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There are some huge sinkholes. Perhaps full of monsters.  Perhaps full of dino or bison remains. Someday full of mine if not careful. 

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Fruitbat

Great trip report!  The abundance of fossil material reminds of some places in the Eocene/Oligocene White River badlands of Nebraska/South Dakota/Wyoming.  I'm envious!

 

-Joe

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A few more topography photos.  

 

One way to find Tyrannosaur teeth is by being lazy.  Just sit and wait for a glean of sunlight reflecting off the tooth's enamel surface.  Its like holding a mirror in the sun.  I found one here while I was takin a break stretching  out on the clay.

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goatinformationist

Just keep piling it on.

 

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Canadawest
22 minutes ago, Fruitbat said:

Great trip report!  The abundance of fossil material reminds of some places in the Eocene/Oligocene White River badlands of Nebraska/South Dakota/Wyoming.  I'm envious!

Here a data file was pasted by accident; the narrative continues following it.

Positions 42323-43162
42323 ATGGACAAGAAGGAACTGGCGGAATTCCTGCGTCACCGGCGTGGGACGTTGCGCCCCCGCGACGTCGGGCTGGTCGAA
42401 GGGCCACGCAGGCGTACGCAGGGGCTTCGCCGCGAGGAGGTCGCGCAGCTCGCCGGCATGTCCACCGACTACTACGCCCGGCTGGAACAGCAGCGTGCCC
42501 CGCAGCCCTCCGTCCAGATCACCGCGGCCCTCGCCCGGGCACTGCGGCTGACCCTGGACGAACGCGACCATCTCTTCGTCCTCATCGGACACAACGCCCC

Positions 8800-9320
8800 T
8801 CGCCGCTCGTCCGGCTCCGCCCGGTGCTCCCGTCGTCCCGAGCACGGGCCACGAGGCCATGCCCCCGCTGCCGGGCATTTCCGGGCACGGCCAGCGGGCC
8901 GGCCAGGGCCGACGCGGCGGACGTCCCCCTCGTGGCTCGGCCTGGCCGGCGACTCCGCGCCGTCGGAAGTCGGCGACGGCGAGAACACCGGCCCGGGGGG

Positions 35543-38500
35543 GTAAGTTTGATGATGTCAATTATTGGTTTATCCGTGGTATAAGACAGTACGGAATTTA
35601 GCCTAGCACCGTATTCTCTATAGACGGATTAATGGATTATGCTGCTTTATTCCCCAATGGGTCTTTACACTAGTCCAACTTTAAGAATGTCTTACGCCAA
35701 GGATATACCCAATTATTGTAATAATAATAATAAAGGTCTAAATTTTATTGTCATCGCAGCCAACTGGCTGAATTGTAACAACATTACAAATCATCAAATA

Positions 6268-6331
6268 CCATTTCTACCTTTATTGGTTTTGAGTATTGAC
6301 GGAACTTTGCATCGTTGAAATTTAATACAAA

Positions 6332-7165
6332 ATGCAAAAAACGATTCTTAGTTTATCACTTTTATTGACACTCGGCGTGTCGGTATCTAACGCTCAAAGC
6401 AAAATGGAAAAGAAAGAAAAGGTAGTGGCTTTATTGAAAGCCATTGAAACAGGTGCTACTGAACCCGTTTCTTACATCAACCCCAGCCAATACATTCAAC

-Joe

 

Thats an interesting comparison. I collected Oligocene material in South Dakota in the early 1980s.

 

I find the Cretaceous deposits more fossiliferous but the Oligocene has far more articulated skeletons and especially skulls and jaws.  Dino skulls are nearly always partial and fragmented  and its difficult to recognize the fragments among  the fossil debris. I could hike by a half dozen dino skulls and be hard pressed to see them.  Jaws are rare and with teeth even rarer.

 

 

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snolly50

Thank you for the wonderful account.

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smt126

Just amazing again. I drool over these trip reports 

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digit

Me too--I'll need to take a hair drier to my keyboard. :drool:

 

Thanks again for the vicarious field trip. One day I'd love to experience this area first hand--what a marvel to behold.

 

 

Cheers.

 

-Ken

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Ptychodus04

These reports make my garage even less exciting than it was already!